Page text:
The quality and colour of the stone is of increasing importance – and buyers are wary of sophisticated fakes.
A 17th century 10in (25cm) gu-form beaker vase offered by Roseberys London (23% buyer’s premium) on December 5 had a confidence-boosting provenance to a Christie’s Swire sale in 1991 when it was listed as the properly of the TB Walker Foundation in Minneapolis.
Finely worked in a pale celadon stone of even tone with light brown inclusion, the subject matter of nine dragons in meandering clouds includes both an auspicious number and a reference to the nine sons of the dragon king, the mythological dispenser of rain.
Estimated at £4000-6000, but with bids online opening the contest at £30,000, the hammer finally fell at £48,000.
Head of department Bill Forrest selected 340 lots for this sale of Asian art. “With such a broad range of Chinese and Japanese material, it was difficult for me to pick any one stand-out lot. However, the buyers on the day made their minds up fairly quickly, with fantastic results.”
Also singled out for particular attention was a silk hanging scroll decorated with a landscape in the manner of Zhang Ruitu (1570-1644) and inscribed with verses by Tang dynasty poet Wang Wei. Offers started in the region of £2000 but there was a full 10 minutes of bidding before it sold at an even £100,000. It was consigned from a private collection in south Wales that yielded other scroll paintings sold in the range of £5000-10,000.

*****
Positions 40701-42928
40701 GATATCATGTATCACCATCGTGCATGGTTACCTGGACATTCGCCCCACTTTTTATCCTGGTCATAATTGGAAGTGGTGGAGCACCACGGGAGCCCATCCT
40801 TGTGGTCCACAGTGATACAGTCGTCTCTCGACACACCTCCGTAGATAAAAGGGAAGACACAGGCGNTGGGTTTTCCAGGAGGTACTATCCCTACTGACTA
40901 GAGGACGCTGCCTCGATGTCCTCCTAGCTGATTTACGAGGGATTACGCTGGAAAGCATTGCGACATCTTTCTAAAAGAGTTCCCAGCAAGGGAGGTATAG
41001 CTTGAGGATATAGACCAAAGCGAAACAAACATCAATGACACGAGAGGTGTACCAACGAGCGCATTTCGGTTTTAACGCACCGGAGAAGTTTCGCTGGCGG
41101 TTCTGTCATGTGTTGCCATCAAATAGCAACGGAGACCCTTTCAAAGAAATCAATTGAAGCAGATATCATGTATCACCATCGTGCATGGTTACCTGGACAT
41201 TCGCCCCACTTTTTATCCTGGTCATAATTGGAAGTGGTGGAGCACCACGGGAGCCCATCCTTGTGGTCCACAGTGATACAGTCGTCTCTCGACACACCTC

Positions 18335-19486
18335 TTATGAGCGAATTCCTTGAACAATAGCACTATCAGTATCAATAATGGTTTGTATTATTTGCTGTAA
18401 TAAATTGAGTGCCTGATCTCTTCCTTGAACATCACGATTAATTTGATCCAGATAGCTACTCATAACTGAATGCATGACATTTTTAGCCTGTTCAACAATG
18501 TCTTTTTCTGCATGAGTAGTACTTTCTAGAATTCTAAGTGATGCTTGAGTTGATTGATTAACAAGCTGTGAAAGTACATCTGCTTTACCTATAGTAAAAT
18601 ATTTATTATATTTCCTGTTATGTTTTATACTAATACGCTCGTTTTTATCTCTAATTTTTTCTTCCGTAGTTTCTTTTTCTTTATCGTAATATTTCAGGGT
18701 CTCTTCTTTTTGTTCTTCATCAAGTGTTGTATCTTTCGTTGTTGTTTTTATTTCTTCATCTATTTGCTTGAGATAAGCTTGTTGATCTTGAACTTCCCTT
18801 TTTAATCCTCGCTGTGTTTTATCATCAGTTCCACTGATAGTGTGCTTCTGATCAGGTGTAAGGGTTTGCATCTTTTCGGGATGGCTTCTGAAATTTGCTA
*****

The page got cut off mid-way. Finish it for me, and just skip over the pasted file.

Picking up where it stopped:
The choice porcelain lots in the sale were three famille rose wine cups from the Yongzheng (1722-35) period. Both sold over the phone to China.
A pair of bowls decorated with anhua dragons and painted depicting lily, peony, orchid, plum blossom, sold at £14,000 (estimate £6000-10,000).
The subject matter would have been suitable for a retiring official, bestowing on him a long, happy and restful retirement from his career at the imperial court. Both the shape of bowls and the underglaze blue six-character Hongzhi marks pay homage to Ming potters.
This lot was followed by a single Yongzheng mark and period conical form bowl painted with a chrysanthemum (representing a life of ease), orchid (for love and beauty) and purple lingzhi fungus (immortality and longevity).
The three together suggests this cup was a gift meant to bestow sentiments of a long and happy marriage on the drinker. It took £10,000.